Karl King was mentioned in many pages of a 2021 Circus Fanfare

The January / February 2021 issue published by Windjammers Unlimited Inc.
the Circus Music Historical Society

Visit the website of Windjammers Unlimited

Karl King in Jewell

While this is not an attempt to duplicate this issue of Windjammers Circus Fanfare,
the pages dealing with Karl King are seen on this page and are used here with permission.

Jerrold Jimmerson, a member of Windjammers Unlimited, provided much of the material on these pages.

by Jerrold P. Jimmerson, WJU #3118

This article was originally published in the January-February 2021 Circus Fanfare publication of Windjammers Unlimited, Inc.: VOL. 51, NO. 1 - JAN/FEB 2021 - ISSN 1056-1463

There has been much written about the early years of famous composer and conductor Karl Lawrence King (1891-1971) - everything from his birth in Paintersville, Ohio to his growing up in Xenia, Cleveland, and Canton, Ohio to playing in the local bands there and then his nine years playing Euphonium and later conducting several different circus bands.   However, there is so much more to his story after Karl and his wife Ruth left their ‘trouping days’ behind at the close of the 1918 season, which was cut short by the great Spanish flu pandemic that year.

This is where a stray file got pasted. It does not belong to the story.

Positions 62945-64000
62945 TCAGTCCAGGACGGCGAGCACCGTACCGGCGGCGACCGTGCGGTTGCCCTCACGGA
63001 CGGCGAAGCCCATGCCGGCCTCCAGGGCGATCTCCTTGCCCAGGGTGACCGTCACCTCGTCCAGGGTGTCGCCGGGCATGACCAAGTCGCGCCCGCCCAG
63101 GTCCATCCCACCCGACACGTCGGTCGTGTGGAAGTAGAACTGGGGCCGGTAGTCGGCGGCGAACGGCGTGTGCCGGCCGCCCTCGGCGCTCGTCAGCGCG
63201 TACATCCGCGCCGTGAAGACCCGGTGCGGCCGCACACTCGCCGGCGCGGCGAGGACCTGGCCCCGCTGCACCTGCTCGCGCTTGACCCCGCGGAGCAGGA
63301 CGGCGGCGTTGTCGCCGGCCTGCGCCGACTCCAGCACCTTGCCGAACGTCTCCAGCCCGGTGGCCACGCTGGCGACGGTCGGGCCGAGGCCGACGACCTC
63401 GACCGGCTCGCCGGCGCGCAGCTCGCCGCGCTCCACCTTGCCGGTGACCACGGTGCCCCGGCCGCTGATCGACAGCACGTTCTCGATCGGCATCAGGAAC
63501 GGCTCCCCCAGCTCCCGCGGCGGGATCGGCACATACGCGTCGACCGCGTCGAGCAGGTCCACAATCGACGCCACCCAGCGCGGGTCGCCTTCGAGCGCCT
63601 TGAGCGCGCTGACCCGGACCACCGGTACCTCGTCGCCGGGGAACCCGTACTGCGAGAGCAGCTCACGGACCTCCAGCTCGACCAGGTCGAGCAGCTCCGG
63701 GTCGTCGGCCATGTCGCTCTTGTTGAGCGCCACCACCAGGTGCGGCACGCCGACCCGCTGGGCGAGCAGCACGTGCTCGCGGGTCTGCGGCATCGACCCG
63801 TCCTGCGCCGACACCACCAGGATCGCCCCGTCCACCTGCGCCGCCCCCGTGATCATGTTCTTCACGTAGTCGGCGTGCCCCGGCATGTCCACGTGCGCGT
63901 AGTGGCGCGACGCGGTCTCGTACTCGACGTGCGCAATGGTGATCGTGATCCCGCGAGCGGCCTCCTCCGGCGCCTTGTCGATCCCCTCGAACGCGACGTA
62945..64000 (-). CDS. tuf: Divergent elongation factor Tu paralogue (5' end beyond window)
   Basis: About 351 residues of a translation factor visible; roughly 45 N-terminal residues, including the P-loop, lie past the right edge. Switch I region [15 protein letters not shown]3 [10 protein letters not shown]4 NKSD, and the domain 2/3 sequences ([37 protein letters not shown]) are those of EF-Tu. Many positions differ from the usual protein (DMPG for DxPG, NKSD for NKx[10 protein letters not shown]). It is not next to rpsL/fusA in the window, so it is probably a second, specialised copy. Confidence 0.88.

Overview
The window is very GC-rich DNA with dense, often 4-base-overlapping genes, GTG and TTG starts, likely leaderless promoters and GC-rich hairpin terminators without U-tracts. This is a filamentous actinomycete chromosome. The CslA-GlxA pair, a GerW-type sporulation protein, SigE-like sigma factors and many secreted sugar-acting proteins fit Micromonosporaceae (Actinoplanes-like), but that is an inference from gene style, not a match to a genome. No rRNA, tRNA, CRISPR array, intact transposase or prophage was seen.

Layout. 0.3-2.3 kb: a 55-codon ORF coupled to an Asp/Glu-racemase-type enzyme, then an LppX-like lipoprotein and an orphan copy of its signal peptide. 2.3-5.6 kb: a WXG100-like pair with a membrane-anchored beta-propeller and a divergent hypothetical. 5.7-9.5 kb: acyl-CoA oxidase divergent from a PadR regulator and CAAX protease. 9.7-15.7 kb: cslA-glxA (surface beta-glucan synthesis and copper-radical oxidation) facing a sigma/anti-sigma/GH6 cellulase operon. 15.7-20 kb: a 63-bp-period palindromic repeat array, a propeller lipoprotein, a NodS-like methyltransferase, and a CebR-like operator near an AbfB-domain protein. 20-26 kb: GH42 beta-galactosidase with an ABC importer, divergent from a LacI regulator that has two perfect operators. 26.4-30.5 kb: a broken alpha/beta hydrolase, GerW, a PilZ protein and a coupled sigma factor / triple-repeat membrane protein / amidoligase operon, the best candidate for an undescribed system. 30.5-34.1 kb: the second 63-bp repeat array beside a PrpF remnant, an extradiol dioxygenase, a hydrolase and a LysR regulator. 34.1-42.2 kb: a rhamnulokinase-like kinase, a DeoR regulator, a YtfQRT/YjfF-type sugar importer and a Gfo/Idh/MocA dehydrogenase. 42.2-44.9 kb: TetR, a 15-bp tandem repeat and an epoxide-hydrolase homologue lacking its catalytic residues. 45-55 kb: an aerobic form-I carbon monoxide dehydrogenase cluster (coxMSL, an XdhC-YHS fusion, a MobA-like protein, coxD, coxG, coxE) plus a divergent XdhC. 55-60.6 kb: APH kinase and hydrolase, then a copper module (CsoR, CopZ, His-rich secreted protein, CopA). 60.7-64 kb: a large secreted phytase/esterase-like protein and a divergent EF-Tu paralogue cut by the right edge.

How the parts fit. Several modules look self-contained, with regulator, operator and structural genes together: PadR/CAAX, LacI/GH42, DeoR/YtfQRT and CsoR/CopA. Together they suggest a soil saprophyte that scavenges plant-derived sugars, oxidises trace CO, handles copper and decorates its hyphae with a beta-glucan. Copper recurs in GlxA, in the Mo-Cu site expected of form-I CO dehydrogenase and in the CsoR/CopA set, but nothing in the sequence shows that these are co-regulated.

Karl and Ruth returned to their home in Canton to settle down.   King assumed the directorship of the local Grand Army of the Republic (G.A.R.) Band for what would only be two seasons.   In November, 1919, their only child, Karl Jr., was born.   There were other unforeseen events, however, that were about to take place.

Hundreds of miles away to the West, in Fort Dodge, Iowa, the local Municipal Band was soon going to need a new conductor.   Carl Quist became conductor in 1901, first of the 56th National Guard Band, then the Fort Dodge Military Band which later became the Fort Dodge Municipal Band.   When Quist decided to leave in the middle of the 1920 season, the Fort Dodge group found themselves without a conductor.

The local Commercial Club began a search for a new conductor with a national reputation.   As Thomas J. Hatton states in his book, Hawkeye Glory, this group “promised to raise $5,000 to buy new uniforms and support the band during the 1921 season.   A good share of this would go to pay the director’s salary”.   The field of conductor choices was narrowed to two, both from Ohio, with King being the leading candidate.

Karl King was invited to Fort Dodge, arriving by train on the evening of Saturday, September 11th, 1920.   He met with and rehearsed the local band the next morning.   The program King selected included a mixture of his own compositions (“The Royal Scotch Highlanders March” and “An Autumn Romance”), along with several classical pieces, popular works from musical theater, and vocal solos.   The Monday night concert was an overwhelming success with both the band members and audience alike.   The Fort Dodge Messenger and Chronicle reported that the open air concert “was a triumph from start to finish.”